Going into next year, the Wizards could start Wall at point guard; Jordan Crawford, who declared himself open at birth, at shooting guard; Trevor Ariza at small forward; Nene as a scoring power forward and Emeka Okafor at center. Beal probably comes off the bench along with Trevor Booker, Chris Singleton and others fighting for minutes.
I don’t know about you, but envisioning the Wizards with more wins than the Knicks or 76ers, the seventh and eighth seeds in this past season’s playoffs, requires real imagination.
But, hey, that’s enough logic for now. It’s draft night, where hope supersedes reality.
And did we mention Beal wants to come here? Many 19-year-old ballers in America told, “Happy birthday, you’re now a Washington Wizard!” immediately regret their decision to leave college, feel they have been shipped to the Sacramento of the East.
Beal? “I really can’t wait,” he said. “This is a dream come true, and in the back of my mind I was hoping I was coming here. My prayers were answered. . . . The whole city itself felt like the right place for me.”
Maybe he noticed the Wizards’ knucklehead quotient has been addressed — it’s now one per locker room rather than 25 percent of the roster.
Maybe he realized there is a bona fide big man under contract for many years. Nene is so invested in the franchise’s future that he told the owner, via his exit interview, to not only keep Wittman but also what they need to do to take the next step, to raise expectations, to fight for and make the playoffs.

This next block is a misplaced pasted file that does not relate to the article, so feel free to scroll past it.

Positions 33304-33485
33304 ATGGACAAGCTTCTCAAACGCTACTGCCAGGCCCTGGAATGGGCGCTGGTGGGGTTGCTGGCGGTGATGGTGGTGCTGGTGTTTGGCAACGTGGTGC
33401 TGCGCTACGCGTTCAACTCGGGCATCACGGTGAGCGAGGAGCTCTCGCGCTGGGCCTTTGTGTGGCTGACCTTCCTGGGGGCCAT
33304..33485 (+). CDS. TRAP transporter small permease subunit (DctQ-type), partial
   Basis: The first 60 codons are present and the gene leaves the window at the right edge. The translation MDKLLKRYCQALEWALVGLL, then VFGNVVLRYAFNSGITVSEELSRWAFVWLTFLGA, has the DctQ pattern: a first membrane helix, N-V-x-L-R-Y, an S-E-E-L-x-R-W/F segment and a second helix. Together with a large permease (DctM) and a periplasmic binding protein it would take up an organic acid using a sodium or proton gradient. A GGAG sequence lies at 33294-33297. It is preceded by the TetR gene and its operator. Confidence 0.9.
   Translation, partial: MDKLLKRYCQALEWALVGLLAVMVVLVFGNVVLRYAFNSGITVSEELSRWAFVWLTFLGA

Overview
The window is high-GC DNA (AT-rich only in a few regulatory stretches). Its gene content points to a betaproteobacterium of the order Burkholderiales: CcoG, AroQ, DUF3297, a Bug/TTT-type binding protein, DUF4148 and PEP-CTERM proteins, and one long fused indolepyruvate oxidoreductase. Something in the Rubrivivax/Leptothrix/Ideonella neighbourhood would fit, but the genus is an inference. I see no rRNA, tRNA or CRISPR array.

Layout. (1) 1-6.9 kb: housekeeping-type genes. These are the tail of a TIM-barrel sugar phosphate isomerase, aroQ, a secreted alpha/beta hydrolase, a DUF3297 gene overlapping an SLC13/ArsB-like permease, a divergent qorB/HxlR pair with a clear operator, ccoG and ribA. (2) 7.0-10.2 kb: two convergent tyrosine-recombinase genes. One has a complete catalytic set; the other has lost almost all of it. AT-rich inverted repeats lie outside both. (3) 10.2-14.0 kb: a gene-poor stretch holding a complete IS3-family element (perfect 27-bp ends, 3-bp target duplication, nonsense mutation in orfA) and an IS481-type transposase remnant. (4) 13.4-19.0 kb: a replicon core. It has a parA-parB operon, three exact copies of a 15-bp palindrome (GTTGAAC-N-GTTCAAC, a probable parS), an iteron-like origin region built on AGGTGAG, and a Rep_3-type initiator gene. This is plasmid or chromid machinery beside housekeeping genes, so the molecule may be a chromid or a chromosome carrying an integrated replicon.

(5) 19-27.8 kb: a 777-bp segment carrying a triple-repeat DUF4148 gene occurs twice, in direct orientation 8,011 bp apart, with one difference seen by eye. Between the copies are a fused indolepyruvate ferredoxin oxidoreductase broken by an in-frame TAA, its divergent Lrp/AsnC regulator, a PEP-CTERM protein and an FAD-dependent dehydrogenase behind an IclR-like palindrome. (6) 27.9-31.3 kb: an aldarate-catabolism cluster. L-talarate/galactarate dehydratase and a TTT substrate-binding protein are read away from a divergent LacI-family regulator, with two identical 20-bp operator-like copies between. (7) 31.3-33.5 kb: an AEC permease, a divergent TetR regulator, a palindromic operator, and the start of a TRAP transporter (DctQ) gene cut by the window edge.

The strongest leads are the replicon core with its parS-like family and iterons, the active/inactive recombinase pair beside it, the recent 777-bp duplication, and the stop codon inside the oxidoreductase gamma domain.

Maybe Beal realizes he’s the guy to convince Wall not to pull a Dwight Howard, Chris Paul or Carmelo and force his way out of town.
Either way, on Thursday night Washington got a great shooter at No. 3. Shooters are not a dime a dozen. Players can work on their shot forever — Magic Johnson turned himself into a decent jump-shooter — but the truly good ones learned young that they had a gift only a few in this world can boast about.
Beal is one of them. That’s what the scouts say. That’s what everybody who has coached him says. And that is what the film shows, swish after swish.
If he becomes that one guy Wall depends upon to make a big shot, if Beal becomes the one player who takes the scoring load off the team’s overwhelmed-with-responsibility point guard, he does his job.
It may take a couple of years — just as the Wizards becoming a bona fide playoff team may take a couple of years. But Bradley Beal arriving as a special player in this league might just be worth that wait.
For Mike Wise’s previous columns, visit washingtonpost.com/wise.